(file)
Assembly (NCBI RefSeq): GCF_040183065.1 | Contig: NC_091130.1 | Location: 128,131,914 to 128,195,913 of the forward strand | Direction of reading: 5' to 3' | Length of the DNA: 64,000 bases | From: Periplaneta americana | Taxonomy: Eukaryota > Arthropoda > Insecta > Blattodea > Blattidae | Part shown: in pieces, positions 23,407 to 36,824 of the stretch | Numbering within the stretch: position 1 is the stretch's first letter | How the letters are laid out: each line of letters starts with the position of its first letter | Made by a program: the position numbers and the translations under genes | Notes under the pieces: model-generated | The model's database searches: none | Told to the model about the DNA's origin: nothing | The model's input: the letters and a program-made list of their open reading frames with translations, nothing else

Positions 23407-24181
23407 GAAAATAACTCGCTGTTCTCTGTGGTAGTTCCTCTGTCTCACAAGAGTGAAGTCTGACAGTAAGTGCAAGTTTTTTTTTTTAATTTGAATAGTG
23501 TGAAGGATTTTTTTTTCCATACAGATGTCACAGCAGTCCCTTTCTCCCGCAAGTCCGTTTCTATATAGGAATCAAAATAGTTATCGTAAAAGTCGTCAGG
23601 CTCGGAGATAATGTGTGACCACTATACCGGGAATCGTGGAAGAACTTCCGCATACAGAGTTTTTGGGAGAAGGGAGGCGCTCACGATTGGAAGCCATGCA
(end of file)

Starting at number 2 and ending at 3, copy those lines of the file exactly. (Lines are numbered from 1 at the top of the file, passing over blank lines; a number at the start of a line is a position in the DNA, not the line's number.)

Positions 23407-24181
23407 GAAAATAACTCGCTGTTCTCTGTGGTAGTTCCTCTGTCTCACAAGAGTGAAGTCTGACAGTAAGTGCAAGTTTTTTTTTTTAATTTGAATAGTG